Animals that use camouflage in the wild have a huge advantage since one of the best ways to survive is to hide from danger. Though some animals may choose to hide in peculiar places such as underneath rocks, inside trees, inside caves etc. There are animals that will literally hide in plain sight! By using incredible camouflage skills, these animals not only evade danger but may also become a danger themselves by seizing unaware prey. After all, you can’t run from what you can’t see. From arctic foxes hiding in the snow to leafy sea dragons blending into the ocean currents these are 25 Animals That Use Camouflage To Potentially Fool You!
As you can see, the camouflage skills of these animals is so intense, that they could literally be right beside and you would have no clue. Especially the walking stick…just take a look at that thing (if you can find it). In fact, do you want a challenge? Try to look at the 25 images and see if you can tell where the animal is located. Some are easy to see like the leopard or the Arctic fox, however others are a bit more challenging (i’m looking at you #20). Do you think you can spot all 25 camouflaged animals? If you can, feel free to share this with your friends and see if they can spot all 25 camouflaged animals. And for more animals that use camouflage click here.
These flat fish are really good at blending into the bottom of the ocean.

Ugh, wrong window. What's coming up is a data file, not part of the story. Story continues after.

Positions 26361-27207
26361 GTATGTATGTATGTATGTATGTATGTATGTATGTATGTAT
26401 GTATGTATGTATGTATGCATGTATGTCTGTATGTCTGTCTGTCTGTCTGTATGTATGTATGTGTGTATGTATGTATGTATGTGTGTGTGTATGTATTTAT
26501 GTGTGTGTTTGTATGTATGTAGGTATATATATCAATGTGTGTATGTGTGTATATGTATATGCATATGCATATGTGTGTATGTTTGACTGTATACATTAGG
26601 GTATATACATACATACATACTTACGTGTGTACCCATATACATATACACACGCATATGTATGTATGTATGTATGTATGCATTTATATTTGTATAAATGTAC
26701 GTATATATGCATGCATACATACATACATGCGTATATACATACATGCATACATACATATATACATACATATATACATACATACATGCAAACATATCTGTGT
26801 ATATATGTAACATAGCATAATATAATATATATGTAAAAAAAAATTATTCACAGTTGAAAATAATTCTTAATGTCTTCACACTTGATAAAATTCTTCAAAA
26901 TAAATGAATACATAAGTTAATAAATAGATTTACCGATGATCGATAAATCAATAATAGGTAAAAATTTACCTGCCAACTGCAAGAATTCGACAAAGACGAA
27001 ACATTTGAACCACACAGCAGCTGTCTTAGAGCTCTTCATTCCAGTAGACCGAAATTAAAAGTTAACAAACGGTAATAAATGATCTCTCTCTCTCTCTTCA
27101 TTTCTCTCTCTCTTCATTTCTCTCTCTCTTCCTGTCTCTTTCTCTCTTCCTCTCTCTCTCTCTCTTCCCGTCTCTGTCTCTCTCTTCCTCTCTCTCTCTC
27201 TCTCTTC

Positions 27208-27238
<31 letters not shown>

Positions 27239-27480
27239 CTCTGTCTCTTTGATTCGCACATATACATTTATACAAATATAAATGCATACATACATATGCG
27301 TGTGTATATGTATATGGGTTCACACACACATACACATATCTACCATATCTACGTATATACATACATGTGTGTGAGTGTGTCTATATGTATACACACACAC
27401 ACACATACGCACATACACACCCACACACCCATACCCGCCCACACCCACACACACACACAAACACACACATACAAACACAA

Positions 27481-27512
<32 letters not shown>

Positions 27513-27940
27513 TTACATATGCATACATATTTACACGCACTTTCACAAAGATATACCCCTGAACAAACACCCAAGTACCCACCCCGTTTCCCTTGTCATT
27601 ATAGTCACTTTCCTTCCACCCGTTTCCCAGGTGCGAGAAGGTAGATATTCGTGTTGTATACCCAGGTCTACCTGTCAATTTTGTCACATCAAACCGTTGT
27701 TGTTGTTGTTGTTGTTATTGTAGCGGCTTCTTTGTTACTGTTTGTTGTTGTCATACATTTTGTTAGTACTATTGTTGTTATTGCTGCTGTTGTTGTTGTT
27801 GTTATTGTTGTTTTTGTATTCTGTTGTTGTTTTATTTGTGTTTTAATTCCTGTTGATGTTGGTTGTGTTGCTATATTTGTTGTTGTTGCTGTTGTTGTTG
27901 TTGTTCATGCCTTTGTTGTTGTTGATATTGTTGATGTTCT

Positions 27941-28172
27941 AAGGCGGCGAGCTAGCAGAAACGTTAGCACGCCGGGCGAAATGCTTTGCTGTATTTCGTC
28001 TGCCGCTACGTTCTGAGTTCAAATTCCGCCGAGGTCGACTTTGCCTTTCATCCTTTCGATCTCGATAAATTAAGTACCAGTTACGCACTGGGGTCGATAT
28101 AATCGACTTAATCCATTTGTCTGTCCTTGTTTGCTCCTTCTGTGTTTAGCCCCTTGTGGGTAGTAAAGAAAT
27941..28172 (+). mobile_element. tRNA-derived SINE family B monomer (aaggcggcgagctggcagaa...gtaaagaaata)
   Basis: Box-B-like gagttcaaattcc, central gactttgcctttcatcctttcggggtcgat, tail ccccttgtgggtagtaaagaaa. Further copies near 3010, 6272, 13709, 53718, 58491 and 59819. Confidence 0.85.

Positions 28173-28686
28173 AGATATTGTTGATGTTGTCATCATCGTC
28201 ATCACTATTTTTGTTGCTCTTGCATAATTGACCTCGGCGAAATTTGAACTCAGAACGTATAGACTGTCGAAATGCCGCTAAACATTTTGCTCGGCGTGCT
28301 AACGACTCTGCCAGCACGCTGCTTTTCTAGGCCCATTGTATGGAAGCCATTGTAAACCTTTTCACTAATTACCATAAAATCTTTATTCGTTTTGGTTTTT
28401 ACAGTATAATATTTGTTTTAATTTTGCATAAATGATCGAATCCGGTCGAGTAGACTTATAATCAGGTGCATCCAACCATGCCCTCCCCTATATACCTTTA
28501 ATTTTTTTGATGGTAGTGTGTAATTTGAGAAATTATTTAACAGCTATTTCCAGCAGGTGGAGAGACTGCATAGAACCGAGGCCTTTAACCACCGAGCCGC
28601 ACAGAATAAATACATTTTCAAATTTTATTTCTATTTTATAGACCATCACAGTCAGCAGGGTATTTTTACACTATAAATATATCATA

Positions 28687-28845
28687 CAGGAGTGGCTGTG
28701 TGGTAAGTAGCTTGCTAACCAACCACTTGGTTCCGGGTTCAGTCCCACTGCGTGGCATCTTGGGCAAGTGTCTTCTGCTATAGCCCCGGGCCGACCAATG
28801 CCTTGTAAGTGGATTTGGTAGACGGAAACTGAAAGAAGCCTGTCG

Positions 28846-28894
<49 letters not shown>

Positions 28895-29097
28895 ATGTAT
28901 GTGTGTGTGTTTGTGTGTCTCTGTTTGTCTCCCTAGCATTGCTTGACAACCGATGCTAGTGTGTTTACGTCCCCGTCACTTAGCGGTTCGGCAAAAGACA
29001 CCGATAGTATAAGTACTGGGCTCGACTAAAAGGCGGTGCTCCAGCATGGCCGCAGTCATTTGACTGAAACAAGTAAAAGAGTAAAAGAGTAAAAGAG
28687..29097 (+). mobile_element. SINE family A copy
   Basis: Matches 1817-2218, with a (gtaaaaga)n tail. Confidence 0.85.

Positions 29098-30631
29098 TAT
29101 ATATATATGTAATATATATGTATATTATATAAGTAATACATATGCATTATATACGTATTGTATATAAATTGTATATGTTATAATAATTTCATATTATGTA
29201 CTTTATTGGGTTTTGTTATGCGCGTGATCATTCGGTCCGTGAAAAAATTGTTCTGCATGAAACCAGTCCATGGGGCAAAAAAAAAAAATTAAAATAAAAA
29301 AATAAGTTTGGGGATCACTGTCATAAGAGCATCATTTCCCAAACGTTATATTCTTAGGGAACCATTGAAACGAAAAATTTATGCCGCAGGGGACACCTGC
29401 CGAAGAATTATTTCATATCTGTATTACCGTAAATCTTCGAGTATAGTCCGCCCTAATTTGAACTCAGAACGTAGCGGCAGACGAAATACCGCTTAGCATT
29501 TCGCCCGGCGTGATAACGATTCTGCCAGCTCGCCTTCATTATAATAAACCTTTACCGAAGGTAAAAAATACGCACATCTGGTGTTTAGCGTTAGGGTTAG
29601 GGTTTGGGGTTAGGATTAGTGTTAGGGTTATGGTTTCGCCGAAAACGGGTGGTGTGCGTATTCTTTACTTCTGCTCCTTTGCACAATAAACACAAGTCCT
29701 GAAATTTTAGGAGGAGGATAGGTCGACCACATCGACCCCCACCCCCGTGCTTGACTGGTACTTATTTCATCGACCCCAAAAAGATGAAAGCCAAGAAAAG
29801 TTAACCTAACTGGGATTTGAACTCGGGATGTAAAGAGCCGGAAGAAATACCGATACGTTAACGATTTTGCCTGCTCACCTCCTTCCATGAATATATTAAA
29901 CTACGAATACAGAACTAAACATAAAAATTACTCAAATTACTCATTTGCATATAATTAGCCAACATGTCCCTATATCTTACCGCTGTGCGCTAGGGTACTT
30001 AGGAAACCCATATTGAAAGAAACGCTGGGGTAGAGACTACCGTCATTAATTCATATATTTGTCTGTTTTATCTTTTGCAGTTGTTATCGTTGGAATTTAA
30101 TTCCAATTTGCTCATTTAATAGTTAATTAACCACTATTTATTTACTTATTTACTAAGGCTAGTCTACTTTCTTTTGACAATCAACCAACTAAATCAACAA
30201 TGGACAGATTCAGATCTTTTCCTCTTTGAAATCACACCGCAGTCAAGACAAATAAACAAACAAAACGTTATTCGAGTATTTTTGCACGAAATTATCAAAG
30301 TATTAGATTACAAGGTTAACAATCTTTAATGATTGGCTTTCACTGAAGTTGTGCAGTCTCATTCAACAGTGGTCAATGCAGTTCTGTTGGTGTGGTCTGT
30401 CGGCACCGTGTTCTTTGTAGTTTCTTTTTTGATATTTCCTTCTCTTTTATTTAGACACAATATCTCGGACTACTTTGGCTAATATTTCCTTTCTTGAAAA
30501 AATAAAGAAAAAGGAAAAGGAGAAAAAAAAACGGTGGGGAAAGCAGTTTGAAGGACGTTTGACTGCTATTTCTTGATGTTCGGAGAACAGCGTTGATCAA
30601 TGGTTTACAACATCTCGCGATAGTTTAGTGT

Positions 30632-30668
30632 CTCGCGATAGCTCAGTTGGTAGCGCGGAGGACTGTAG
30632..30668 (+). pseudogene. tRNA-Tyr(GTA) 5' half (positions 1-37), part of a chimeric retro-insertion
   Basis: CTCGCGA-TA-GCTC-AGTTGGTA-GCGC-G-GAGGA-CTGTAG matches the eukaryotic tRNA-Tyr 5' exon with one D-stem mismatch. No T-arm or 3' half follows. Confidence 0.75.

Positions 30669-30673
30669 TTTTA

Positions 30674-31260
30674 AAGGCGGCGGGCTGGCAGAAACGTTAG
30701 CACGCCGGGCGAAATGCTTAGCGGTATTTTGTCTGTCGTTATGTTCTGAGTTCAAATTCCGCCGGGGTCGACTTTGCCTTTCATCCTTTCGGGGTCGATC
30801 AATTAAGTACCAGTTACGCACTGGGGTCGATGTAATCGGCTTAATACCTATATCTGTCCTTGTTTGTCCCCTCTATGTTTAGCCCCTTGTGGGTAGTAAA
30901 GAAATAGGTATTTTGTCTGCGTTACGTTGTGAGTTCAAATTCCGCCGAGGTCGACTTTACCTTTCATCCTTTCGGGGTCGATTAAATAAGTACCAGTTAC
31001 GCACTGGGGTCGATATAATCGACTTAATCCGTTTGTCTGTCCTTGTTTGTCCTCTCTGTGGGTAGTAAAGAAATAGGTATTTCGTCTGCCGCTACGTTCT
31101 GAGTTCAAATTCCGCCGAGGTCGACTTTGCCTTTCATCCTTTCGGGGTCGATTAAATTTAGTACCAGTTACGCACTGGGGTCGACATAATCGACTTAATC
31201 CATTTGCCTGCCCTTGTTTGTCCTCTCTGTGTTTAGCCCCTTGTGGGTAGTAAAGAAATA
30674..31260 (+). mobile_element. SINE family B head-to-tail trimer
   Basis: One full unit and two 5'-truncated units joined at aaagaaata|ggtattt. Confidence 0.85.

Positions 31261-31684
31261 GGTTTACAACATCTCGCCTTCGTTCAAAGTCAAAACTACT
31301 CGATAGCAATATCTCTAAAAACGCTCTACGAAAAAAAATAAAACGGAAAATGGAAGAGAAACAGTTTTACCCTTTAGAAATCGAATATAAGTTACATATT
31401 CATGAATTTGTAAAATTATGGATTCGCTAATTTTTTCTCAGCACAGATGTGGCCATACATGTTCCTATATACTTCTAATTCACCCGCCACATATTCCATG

Not surprisingly, this Australian tree frog is found around streams and waterfalls.
Native to India, these grasshoppers feed on tree leaves and can be real pests.
Leaf Tail Gecko
This nocturnal gecko is endemic to the island of Madagascar.
Leafy Sea Dragon
Good luck spotting this creature in a patch of Australian sea grass.
Blunt Stretch Spider
Found throughout Europe and Asia, it’s rare to catch a glimpse of one of these guys.
This mantis got its name for obvious reasons!
You may remember this fish from our “25 Most Dangerous Animals In The World” list. It’s sting is fatal to humans.
Fish and insects aren’t the only creatures that are good at blending in.
Dead Leaf Butterfly
When it folds its wings, you would have a hard time distinguishing this butterfly from a dead, crumpled leaf.
Common Baron Caterpillar
Feeding mostly on mangos, these caterpillars are often considered pests.
African Scops Owl
This sub-Saharan owl is difficult to spot due to its small size, camouflage, and odd behavior.
Despite the name, cuttlefish are not actually fish. They are mollusks, and smart ones at that. Studies have shown that their brain to body ratio is very high among invertebrates.
Chameleons don’t just change color to blend in, they do it to communicate as well.
This Indo-Pacific octopus is a master at mimicking and imitating other animals.
Endemic to Madagascar, this frog is threatened by habitat loss.
At night the Egyptian nightjar lies silent on the ground, concealed by its plumage.
Most katydids exhibit characteristics of mimicry or camouflage, primarily resembling that of leaves.
The most common lizard in Africa is also one of the best at camouflage.
The smallest seahorses in the world are so good at camouflage that they were only discovered when one of their hosts was being examined in a laboratory.
These solitary predators are agile and have great eyesight but also don’t mind waiting patiently and using their camouflage to trick their prey.
This miniature African preying mantis is known for its leaf like body.
Found all over the world, their scientific name is derived from an ancient Greek word meaning “apparition” or “phantom” because they are so hard to spot.
Common throughout the Arctic, these foxes blend into some of the most extreme environments on the planet.
These tropical birds are so good at camouflage that you would have a hard time knowing they were there if it weren’t for their distinctive call.